PenguindreamsofDraco Thu 30-Oct-14 09:42:18

Pootlebug, yes, it may have been you, and if so, it seems from this section that I am not the only admirer grin

Right, lovely ladies, as far as I can manage (the kitchen is for an extension which hasn't yet been built, so the measurements may not be exact), the long wall of units which will contain the hob is about 4.2m long.

The wall which will contain the FF (big US one) and the ovens is about 1.63m long - and it's between 2 doorways so not much wiggle room.

The larder (and I do want my larder, not least to hide toaster, kettle etc) and crockery cupboard wall is 1.87m long.

The island contains the sink, one undersink cabinet and the dishwasher, so not much scope for re-jigging that.

Since this is for an entirely new space, I am completely flexible on layout. The Higham design does seem very efficient though.

Basically I want exactly what they've designed for me, at a much lower cost grin

MrsFlorrick Thu 30-Oct-14 10:23:55

I see.
If you love this layout, there won't be a lot of scope for making it cheaper.

However here are what you can look at.
1. Cabinet interiors. Go for the lacquered birch. That's what I have it saved me a couple of grand on the oiled oak veneer.
2. More fixed shelves.
3. Cut out as many drawers as poss. They literally cost the earth. By pulling all the drawers out of my island, I saved 20% on total costs.
4. Your larder. Larders are mega expensive. It will also contain lots of "extras" such as spice racks etc which cost a surprising amount. Look at ways of limiting that. Essentially redesign the interior of the larder to save.

Also you mentioned your quote was £29k. What's you budget? It's important because if your budget is say half of your quote, you'll struggle/nearly impossible. Whereas if your budget is £6k/£7k below the quote it's absolutely possible by looking at the above areas.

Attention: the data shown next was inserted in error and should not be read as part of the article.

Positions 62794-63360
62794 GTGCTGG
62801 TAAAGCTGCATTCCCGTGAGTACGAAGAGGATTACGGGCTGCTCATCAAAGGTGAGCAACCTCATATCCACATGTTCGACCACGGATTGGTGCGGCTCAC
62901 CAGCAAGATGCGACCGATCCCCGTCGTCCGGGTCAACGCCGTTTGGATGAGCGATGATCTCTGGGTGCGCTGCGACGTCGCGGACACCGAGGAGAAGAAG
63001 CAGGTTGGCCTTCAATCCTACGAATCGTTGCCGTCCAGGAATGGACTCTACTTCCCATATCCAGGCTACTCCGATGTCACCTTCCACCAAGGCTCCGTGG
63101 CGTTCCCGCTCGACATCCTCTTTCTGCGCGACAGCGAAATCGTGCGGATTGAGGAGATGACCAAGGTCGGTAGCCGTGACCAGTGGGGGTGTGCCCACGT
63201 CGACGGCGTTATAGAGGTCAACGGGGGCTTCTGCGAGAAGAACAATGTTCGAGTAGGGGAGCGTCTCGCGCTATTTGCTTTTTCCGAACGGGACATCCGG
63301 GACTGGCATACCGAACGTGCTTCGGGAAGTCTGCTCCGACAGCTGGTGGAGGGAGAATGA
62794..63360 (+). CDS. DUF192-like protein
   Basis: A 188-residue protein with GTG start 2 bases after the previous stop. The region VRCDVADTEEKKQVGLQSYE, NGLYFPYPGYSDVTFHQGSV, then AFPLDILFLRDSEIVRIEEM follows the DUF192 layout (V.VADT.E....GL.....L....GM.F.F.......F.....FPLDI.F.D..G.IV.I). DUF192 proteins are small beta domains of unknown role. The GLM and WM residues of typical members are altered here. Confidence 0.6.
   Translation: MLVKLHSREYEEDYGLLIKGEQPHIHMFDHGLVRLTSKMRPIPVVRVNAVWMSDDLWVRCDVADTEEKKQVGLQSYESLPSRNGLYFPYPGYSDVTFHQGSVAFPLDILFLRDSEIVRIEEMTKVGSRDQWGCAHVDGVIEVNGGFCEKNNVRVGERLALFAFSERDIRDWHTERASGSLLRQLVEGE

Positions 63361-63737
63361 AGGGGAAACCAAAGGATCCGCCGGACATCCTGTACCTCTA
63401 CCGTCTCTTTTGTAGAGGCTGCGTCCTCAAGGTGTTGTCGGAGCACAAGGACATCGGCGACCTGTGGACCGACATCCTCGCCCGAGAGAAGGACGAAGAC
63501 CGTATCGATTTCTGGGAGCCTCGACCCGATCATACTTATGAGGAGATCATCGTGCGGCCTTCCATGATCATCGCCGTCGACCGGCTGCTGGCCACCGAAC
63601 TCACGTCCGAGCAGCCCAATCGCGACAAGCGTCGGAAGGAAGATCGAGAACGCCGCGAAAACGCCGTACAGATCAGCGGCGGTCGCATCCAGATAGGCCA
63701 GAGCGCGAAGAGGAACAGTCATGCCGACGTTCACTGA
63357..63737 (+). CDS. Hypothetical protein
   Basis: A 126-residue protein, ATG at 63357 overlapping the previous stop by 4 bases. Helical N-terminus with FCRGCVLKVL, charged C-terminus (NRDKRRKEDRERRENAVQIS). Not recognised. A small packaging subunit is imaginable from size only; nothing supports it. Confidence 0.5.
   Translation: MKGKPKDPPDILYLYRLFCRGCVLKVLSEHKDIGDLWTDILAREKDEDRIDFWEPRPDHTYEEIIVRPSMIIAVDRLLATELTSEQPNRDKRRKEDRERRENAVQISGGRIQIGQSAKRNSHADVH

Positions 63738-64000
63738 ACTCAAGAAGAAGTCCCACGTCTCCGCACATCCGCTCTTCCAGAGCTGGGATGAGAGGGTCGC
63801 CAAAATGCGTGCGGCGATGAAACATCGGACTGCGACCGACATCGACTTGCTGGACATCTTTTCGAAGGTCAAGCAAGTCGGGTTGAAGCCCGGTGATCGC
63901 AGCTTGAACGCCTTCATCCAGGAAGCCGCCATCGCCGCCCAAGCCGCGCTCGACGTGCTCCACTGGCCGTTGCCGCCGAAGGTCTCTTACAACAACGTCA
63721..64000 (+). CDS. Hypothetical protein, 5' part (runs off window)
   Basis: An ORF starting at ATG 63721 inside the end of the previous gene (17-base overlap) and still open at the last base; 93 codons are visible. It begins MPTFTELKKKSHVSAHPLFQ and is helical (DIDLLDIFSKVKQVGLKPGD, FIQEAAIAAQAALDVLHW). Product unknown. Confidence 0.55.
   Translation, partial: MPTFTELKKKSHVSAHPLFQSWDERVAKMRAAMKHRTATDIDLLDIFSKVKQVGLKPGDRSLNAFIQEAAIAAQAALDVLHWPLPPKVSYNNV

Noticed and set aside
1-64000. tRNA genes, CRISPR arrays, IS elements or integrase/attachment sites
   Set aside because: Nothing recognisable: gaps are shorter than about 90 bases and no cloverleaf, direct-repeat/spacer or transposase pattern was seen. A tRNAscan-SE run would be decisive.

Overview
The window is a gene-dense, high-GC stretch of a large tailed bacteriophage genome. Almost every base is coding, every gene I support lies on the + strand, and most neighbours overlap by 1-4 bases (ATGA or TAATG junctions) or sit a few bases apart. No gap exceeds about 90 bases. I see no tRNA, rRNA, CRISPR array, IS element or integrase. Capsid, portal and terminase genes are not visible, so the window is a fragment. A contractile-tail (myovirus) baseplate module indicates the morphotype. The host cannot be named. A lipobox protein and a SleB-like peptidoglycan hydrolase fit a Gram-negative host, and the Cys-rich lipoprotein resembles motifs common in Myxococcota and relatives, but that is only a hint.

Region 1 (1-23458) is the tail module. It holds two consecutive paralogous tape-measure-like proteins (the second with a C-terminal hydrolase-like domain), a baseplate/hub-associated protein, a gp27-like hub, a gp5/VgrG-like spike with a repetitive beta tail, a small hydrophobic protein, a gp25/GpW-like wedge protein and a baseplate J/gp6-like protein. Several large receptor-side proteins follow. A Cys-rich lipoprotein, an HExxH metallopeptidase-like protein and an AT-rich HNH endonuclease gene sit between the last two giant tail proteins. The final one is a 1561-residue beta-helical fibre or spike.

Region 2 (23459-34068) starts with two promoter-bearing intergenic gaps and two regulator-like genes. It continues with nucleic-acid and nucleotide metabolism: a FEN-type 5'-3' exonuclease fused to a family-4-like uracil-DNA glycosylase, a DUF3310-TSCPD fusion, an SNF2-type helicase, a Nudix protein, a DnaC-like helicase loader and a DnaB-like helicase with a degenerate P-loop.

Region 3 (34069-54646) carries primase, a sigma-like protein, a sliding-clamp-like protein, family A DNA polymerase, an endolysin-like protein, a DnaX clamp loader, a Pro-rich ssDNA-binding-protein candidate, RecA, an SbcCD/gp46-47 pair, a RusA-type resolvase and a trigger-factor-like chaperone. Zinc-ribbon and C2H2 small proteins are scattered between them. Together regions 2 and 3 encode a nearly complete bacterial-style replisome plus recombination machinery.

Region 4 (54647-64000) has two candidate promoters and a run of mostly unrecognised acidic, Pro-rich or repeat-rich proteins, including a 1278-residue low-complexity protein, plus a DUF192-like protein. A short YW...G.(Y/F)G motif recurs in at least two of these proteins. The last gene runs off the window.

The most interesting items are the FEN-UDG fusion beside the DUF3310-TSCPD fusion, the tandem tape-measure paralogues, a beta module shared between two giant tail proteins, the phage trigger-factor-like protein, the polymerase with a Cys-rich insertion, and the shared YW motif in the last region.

You can also paint it yourself and have someone install it for you.
Higham charge circa double what most fitters charge. However it's worth it because you get lifetime after care. They will come out at the drop of a hat.
But if getting someone else to fit it is the difference between getting your dream kitchen or not then obv get someone cheaper.

And again ask for a percentage discount as well.

PenguindreamsofDraco Thu 30-Oct-14 10:59:51

You're a star! I will go back armed with the info and see what I can negotiate. I could go to �22k or so with fitting. Since the whole kitchen is being built from scratch, I have been wondering whether just to let the builders get on and fit since they'll be there anyway. But it sounds like Higham is worth the expense in that regard.

Right, onwards!

MrsFlorrick Thu 30-Oct-14 16:49:57

Peguins. grin

For me Higham are well worth it. I rate their product highly.

Someone in the property/interior trade recently assume my kitchen was a £70k kitchen. It most certainly isn't.

It's the build quality.

Do talk to Higham about where your budget is and where you need to get to.

Do bear in mind that kitchen "designers" employed by cabinet makers are sales people who sell as many units and as many extras as possible!

Be honest about budget and tell them that you need to get under or to £22k or you won't be able to buy a kitchen from them.

I assume they had added in oiled oak veneer? Very nice but a very unnecessary expense! The "basic" lacquered birch is beautiful and very functional. Always admired in my kitchen.